From the November 2003 issue

Zeroing in on Titan

Not to be outdone by Cassini, the six instruments onboard the Huygens probe promise to unveil Saturn's biggest moon.
By | Published: November 21, 2003 | Last updated on May 18, 2023
When Huygens parachutes through Titan’s thick atmosphere in January 2005, it will give scientists their first detailed look at the solar system’s second largest moon. As Huygens descends through the moon’s murky atmosphere — and after it lands on the mysterious surface — a suite of six instruments will give scientists a unique view of this enigmatic world.

Huygens Atmospheric Structure Instrument (HASI)
This instrument measures the physical and electrical properties of the moon’s atmosphere. It will determine the density, temperature, and pressure of the atmosphere and detect any gusts of wind. If Huygens lands on a liquid surface, HASI will be able to detect any wave motion.

Doppler Wind Experiment (DWE)
This instrument carries an ultra-stable oscillator to improve communication with Huygens. As winds in Titan’s atmosphere cause the probe to drift, the Doppler effect will cause the signal from DWE to shift slightly, allowing scientists to study the atmosphere’s dynamics.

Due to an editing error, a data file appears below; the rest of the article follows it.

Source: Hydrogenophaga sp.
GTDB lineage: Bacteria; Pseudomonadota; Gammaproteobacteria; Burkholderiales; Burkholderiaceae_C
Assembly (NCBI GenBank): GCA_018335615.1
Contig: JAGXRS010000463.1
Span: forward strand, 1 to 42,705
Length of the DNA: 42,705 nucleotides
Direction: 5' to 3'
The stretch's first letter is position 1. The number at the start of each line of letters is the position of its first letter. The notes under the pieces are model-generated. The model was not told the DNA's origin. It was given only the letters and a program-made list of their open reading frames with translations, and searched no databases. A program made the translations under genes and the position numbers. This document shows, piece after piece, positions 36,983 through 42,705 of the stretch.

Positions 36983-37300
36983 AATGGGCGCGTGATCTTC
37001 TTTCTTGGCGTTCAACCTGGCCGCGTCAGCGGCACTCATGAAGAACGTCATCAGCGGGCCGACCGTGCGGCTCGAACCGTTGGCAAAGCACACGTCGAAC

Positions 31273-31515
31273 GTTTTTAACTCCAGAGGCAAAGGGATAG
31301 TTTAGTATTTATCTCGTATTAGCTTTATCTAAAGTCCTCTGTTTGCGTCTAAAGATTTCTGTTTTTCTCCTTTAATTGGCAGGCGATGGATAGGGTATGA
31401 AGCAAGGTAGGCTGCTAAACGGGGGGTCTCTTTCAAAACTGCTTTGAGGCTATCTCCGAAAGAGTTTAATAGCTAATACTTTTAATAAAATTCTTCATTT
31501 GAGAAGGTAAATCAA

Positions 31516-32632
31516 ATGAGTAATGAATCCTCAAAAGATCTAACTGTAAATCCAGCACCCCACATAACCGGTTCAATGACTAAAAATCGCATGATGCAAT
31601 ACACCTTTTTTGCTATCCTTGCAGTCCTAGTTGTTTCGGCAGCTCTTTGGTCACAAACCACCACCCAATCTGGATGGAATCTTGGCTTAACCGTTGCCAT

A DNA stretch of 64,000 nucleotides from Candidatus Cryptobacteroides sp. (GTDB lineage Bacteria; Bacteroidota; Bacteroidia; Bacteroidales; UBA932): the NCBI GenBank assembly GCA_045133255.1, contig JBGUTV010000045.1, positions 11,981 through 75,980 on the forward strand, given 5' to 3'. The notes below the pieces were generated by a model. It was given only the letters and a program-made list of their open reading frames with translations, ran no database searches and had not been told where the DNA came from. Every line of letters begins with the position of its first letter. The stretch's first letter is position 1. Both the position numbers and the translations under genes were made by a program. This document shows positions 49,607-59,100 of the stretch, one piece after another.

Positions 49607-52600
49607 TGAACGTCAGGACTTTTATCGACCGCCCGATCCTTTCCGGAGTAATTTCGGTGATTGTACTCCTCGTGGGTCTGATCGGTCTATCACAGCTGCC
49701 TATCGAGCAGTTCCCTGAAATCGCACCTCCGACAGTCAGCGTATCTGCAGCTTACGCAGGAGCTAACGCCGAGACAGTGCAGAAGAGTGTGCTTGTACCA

Descent Imager/Spectral Radiometer (DISR)
This instrument consists of several sensors designed to image the surface and characterize the atmosphere. Sun sensors will measure changes in the intensity of light around the Sun caused by aerosol particles, allowing scientists to calculate the size and density of the particles. In addition, two cameras will observe the surface toward the end of the descent and, as the probe spins, build up a mosaic of pictures around the landing site. Another camera will look to the side to view the horizon and the underside of the cloud deck. For measurements of the surface, a lamp will switch on shortly before landing to augment the weak sunlight.

Gas Chromatograph Mass Spectrometer (GCMS)
This instrument analyzes gases to study the chemical composition of Titan’s atmosphere. It will also measure the composition of Titan’s surface if Huygens makes a safe landing.

Aerosol Collector and Pyrolyser (ACP)
This experiment draws in aerosol particles from two different altitudes in the atmosphere and then heats the samples in ovens to vaporize any volatile substances and decompose the complex organic compounds. The products of this pyrolysis will then be flushed along a pipe to the GCMS instrument, which will analyze the samples.

Surface-Science Package (SSP)
This instrument contains several sensors designed to determine the physical properties of Titan’s surface at the point of impact, whether the surface is solid or liquid. During the last few hundred feet of descent, an acoustic sounder will continuously determine the distance to the surface, measuring the rate of descent and the surface’s roughness. An accelerometer will record the change in speed at impact, indicating the hardness and structure of the surface. Another sensor will measure the tilt of the probe after landing and reveal any motion due to waves. If the surface proves to be liquid, other sensors will measure the ocean’s density, temperature, light-reflecting properties, and heat capacity.